Adobe unveils new prototype tool in Photoshop to identify doctored images

Adobe has released a new tool that is being added to Photoshop. This tool was introduced in lieu of several cases of doctored images and deep fakes. This tool is being launched as part of Adobe’s Content Authenticity Initiative (CAI). This tool will be able to provide a type of paper trail that will allow users to identify deep fake images against authentic works. This is an important step taken by Adobe as it provides creators with a reliable option to tag their works with their credentials and be able to reclaim their works if they are stolen.

Using the tool users will be able to see the creator's name, location, and edit history to images and even see the tools that the creator used to edit the image. In the beginning, Adobe launched their Content Authenticity Initiative, after a string of incidents involving altered images and deep fakes, in collaboration with Twitter and the New York Times; over time partnering with the British Broadcasting Network, Qualcomm, Microsoft, and is working to get other companies involved to create a reliable and accurate network that will be able to provide information on almost every image used in photojournalism, on social media, in articles, etc.. This is a huge step forward in allowing users to determine who to trust and also in making sure that creators get credit where it is due for their works.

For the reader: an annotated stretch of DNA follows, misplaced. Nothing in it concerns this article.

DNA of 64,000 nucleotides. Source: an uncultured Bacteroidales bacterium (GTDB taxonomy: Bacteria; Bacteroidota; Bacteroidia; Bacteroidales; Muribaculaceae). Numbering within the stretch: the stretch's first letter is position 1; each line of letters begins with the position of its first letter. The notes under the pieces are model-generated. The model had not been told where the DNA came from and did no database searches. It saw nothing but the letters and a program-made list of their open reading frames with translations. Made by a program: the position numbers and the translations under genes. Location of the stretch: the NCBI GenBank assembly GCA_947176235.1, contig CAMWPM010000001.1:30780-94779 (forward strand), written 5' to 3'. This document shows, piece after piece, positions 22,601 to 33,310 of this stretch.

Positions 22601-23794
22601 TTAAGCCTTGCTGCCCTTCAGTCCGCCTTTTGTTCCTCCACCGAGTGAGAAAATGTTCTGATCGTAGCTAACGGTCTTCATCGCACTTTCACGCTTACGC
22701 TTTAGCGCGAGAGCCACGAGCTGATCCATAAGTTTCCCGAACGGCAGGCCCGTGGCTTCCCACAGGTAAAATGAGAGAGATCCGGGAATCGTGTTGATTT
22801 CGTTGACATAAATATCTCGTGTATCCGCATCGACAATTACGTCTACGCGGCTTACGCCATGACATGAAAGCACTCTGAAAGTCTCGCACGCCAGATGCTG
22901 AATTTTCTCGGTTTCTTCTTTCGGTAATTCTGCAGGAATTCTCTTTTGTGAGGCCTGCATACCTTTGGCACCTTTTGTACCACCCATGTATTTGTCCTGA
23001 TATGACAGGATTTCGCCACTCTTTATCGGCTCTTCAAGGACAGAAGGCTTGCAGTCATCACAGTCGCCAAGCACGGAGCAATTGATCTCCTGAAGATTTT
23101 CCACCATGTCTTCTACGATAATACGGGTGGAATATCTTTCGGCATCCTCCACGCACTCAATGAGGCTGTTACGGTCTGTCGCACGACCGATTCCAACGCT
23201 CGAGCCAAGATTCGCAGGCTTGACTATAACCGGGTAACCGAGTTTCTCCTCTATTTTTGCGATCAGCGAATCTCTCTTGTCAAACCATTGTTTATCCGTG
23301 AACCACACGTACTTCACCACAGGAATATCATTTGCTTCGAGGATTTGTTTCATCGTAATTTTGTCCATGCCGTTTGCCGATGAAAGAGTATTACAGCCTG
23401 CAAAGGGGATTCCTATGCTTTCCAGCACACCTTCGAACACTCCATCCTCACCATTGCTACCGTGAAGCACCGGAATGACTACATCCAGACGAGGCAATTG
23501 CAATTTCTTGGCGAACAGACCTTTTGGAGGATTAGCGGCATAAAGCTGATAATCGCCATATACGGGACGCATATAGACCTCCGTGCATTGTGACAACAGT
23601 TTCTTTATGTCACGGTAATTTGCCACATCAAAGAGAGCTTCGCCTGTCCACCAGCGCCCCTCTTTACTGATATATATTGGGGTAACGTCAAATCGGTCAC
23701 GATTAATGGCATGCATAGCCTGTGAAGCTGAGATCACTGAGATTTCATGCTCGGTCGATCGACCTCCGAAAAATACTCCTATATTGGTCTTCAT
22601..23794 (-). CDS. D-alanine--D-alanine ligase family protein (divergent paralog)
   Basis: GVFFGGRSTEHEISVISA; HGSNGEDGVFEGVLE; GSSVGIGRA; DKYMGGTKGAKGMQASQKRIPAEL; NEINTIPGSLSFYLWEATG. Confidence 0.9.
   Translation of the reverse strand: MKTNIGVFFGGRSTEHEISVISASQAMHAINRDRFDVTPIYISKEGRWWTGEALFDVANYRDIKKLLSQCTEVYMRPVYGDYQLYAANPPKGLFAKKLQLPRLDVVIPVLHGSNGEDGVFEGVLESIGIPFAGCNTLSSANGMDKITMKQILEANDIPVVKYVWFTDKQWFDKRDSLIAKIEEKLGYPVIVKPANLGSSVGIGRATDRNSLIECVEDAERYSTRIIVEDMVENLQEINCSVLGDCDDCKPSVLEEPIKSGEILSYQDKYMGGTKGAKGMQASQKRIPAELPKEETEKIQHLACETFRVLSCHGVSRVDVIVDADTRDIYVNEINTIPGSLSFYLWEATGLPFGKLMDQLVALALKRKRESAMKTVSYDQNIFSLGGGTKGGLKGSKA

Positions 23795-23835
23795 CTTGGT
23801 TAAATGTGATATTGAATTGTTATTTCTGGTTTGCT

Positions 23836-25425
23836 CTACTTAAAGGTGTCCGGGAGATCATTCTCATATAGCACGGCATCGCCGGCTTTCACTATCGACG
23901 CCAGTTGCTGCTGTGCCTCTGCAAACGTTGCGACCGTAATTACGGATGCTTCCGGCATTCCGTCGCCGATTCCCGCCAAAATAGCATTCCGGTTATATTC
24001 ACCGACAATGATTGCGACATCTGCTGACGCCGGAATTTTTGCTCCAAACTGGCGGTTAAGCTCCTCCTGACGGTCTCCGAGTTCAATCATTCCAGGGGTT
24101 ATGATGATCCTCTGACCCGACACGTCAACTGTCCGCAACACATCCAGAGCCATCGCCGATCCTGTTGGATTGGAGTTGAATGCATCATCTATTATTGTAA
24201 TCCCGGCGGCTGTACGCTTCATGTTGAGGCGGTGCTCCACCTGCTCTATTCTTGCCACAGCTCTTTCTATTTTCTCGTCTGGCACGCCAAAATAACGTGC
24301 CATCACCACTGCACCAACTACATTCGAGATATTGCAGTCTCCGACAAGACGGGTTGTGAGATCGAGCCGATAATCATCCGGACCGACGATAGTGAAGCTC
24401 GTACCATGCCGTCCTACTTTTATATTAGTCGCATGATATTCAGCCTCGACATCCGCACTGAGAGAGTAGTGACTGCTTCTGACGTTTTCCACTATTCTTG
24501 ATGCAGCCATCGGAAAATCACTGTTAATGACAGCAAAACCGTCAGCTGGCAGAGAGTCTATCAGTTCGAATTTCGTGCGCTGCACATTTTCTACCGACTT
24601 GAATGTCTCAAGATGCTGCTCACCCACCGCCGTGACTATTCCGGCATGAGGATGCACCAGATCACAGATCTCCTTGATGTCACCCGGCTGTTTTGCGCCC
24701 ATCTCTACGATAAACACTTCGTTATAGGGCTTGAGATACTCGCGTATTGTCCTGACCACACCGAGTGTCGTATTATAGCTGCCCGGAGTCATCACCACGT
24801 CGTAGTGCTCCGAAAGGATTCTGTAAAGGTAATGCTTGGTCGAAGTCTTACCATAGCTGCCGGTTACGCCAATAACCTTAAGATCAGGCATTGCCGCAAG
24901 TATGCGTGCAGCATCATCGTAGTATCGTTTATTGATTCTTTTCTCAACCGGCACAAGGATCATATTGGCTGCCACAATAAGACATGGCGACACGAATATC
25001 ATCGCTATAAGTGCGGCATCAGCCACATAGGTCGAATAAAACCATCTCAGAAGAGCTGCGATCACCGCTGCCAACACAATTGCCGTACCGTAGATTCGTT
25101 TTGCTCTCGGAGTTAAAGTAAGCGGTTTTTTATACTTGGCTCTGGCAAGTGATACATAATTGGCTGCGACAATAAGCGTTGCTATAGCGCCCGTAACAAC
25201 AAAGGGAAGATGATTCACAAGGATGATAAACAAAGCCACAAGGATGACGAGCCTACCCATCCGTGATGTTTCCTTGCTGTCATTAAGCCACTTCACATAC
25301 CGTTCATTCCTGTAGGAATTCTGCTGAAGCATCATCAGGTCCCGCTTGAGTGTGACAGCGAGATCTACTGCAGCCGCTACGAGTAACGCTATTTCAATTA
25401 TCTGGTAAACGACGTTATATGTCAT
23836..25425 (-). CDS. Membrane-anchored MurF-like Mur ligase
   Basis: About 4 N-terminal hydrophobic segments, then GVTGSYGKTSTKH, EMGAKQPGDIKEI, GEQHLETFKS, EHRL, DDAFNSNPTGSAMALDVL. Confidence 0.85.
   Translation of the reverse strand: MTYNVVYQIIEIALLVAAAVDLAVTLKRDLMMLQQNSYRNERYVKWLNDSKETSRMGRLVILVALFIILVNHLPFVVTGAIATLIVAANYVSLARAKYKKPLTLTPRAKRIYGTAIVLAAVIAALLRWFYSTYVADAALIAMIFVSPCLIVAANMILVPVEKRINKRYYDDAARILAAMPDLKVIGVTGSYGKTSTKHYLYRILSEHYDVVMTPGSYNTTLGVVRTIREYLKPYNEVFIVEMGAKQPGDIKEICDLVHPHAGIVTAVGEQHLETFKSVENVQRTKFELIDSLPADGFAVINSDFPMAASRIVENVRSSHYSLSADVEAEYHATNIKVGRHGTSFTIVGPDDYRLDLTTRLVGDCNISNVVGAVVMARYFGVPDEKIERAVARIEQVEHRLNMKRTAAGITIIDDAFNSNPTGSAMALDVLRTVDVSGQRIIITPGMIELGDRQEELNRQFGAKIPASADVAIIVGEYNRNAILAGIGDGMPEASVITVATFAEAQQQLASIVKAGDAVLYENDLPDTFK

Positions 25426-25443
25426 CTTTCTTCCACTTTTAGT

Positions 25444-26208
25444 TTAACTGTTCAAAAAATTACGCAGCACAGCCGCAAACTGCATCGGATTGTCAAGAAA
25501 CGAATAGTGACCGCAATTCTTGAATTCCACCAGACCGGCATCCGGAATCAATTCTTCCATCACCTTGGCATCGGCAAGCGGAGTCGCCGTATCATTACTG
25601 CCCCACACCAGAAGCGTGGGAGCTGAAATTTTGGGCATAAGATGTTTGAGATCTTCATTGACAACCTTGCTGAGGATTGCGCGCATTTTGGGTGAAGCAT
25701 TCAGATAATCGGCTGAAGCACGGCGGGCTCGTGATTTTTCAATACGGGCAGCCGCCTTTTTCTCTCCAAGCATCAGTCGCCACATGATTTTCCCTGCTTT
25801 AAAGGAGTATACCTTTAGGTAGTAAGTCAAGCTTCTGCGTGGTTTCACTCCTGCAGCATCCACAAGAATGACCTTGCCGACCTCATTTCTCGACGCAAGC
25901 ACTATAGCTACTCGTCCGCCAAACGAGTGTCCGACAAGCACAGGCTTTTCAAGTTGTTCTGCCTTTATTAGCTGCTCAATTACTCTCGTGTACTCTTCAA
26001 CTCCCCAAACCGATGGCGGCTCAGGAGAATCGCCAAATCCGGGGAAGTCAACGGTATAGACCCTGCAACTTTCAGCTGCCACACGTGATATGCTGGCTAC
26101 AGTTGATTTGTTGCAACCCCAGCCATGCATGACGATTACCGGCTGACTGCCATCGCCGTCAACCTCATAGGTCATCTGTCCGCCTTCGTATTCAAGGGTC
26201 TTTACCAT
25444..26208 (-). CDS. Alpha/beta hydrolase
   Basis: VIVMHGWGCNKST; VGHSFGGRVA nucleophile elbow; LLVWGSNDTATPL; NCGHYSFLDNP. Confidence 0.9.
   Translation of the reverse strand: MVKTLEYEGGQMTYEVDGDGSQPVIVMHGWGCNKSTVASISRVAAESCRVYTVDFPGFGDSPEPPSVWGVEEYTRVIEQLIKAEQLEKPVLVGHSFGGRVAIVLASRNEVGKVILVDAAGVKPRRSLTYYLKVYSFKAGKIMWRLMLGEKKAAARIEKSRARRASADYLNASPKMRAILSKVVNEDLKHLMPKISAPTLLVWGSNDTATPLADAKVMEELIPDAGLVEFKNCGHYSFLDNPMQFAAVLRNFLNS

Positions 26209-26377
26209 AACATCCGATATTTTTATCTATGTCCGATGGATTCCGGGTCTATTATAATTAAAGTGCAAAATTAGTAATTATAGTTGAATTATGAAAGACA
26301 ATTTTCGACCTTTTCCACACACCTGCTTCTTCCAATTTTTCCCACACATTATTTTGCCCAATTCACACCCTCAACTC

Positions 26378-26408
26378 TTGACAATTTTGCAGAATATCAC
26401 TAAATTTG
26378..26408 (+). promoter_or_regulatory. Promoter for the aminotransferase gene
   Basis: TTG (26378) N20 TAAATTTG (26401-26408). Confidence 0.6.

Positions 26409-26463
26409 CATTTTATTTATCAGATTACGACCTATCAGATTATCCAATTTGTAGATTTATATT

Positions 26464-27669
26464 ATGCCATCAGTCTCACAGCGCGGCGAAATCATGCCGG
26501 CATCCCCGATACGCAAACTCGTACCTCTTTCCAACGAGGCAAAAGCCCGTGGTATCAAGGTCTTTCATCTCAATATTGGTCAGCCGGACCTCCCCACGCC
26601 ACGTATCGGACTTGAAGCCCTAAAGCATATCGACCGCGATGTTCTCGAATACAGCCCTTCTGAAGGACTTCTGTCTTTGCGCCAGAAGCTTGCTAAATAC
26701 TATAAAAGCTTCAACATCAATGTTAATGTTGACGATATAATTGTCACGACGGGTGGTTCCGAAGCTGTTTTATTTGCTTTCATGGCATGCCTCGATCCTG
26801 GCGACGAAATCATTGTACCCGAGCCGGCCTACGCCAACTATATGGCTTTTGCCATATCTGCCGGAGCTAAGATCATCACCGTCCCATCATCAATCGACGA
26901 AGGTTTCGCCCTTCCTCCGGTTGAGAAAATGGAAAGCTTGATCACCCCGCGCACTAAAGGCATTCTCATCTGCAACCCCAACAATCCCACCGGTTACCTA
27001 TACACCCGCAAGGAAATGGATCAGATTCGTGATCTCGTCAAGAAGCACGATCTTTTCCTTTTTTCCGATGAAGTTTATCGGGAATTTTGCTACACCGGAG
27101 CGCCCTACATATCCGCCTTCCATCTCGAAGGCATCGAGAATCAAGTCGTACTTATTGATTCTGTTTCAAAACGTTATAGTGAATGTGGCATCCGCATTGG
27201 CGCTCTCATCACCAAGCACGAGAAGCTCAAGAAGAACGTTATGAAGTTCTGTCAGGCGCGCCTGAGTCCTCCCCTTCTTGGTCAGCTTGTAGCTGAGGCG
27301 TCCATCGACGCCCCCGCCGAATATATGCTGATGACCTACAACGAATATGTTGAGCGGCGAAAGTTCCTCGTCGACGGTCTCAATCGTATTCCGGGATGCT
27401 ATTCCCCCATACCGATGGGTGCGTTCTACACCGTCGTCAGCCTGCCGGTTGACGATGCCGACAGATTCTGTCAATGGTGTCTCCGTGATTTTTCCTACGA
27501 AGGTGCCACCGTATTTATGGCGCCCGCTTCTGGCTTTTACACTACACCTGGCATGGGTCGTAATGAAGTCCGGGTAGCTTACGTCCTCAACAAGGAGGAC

This tool comes into play when a creator has finished editing an image and are exporting it. At that time the attribution tool, as it is being called, will prompt the creator to tag the image with their name, location, etc. and if they want the tools used to create the image to be shown. All of this is in the control of the creator and, this is a point to note, no data will be shown if the creator decides not to tag the image with it. This is a limitation to the effectiveness of this tool and what it stands for but if a creator does not want credit for their work, it is their choice and Adobe has provided them with options to make that choice, which is understandable. Adobe released a short video that showed the attribution tool in action. The video showed a composite image being created with a person's face being keyed over a stock photo background. After the image was exported, the creator's name, the program used to edit the image, the source images used to create it, and the date and time when the image was signed.

In order for this tool and this Initiative to be a success, however, Adobe will need partnerships from a lot of major companies including Photoshop rivals which may not be the easiest feat to accomplish but it is, nevertheless, extremely important for this Initiative to live up to its reason for creation and for it to actually be useful to users.

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